PARIS (Reuters) - Jet setters in Saint-Tropez may be grounded after French authorities limited helicopter flights to the exclusive resort following complaints about the noise.
The decision to close a helipad accounting for about 30 percent of helicopter traffic to Saint-Tropez came after abuses of an agreement to limit flights, said Francoise Souliman, an official in the regional administrative centre of Draguignan.
A byword for international glamour since its discovery by film stars like Brigitte Bardot in the 1950s, Saint-Tropez remains a magnet for the rich and status-conscious.
Helicopters ferry passengers over the traffic jams into the town, and also to other villages and marinas along the coast.
“There’s a shocking noise at all times of the day and they’re quite often flying over the marinas at Gassin so you’ve got helicopters flying very low,” Souliman said.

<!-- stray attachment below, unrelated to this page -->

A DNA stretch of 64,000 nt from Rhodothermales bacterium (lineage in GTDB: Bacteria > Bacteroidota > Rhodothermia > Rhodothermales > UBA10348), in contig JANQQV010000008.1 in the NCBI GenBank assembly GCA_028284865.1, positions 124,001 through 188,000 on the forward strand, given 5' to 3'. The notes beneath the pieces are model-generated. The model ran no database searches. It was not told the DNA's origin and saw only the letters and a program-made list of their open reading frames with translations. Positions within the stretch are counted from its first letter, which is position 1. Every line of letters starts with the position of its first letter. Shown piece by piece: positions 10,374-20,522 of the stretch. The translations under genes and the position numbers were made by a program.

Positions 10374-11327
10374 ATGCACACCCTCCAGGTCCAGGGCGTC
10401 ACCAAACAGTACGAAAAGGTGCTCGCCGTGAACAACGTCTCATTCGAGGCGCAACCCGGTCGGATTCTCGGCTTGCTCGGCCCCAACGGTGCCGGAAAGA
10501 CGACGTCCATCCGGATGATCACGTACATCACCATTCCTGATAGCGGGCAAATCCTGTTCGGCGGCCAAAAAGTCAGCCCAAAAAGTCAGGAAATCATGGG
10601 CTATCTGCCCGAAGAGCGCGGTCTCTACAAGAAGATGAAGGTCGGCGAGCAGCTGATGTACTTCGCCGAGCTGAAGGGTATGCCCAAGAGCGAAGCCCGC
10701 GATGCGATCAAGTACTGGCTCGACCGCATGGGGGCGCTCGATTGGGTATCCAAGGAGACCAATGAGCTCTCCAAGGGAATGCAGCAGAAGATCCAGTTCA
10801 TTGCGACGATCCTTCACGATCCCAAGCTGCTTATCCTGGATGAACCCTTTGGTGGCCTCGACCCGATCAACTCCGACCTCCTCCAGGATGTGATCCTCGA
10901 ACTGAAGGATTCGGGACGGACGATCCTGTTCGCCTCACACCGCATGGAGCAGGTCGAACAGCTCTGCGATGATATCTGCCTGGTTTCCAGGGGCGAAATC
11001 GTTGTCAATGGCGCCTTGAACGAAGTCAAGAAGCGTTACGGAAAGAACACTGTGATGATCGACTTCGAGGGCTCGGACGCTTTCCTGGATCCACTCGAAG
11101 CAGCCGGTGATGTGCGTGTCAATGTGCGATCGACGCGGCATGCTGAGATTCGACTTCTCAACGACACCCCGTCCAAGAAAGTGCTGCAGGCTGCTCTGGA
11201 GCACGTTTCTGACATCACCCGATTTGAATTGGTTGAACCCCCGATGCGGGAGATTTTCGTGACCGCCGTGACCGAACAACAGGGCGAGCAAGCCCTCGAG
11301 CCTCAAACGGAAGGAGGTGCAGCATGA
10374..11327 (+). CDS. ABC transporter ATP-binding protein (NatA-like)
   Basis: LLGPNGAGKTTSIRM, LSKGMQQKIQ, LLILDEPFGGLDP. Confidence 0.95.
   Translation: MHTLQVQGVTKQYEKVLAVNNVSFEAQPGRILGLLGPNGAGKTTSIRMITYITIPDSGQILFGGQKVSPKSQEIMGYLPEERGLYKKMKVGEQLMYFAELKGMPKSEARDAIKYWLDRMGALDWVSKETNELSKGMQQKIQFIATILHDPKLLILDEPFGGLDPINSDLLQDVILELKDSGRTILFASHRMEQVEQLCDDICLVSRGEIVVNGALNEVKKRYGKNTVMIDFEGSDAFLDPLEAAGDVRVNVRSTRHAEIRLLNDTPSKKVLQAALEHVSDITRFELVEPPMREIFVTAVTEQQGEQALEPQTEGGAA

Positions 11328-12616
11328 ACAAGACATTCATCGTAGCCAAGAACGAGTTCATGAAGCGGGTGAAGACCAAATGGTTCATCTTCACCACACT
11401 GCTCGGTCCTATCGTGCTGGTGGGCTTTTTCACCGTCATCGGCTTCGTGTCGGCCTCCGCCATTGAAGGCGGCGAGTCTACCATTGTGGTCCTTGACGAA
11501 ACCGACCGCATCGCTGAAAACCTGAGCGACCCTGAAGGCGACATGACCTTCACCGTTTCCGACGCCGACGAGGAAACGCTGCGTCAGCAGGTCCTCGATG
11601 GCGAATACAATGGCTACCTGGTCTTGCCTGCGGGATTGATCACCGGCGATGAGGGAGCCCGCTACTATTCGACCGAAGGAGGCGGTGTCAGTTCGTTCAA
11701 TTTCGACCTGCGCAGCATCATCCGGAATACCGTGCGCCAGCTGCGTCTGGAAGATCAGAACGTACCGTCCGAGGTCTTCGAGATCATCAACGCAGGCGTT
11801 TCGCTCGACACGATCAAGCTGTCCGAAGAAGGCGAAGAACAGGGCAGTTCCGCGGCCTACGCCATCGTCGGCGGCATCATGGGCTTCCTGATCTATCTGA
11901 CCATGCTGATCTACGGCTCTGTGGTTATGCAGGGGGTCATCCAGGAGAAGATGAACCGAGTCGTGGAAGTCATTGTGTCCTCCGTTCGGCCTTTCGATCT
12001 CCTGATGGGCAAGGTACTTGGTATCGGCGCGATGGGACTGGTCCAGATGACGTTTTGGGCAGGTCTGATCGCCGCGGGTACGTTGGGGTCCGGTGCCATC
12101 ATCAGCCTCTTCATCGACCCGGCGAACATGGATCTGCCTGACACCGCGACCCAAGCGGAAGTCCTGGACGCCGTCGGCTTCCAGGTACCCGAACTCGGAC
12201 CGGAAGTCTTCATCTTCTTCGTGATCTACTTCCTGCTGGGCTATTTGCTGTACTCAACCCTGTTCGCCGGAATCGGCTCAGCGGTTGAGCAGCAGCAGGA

A voluntary agreement last year authorized some 1,200 flight movements a year and set limits at certain times of the day. But Souliman said around 5,000 flights had been registered between June and August 2006.
“There are companies that respect the rules completely but there are one or two companies that don’t respect anything at all,” she said. “We’ve had times when the nuisance has been so great that we had to hit hard.”
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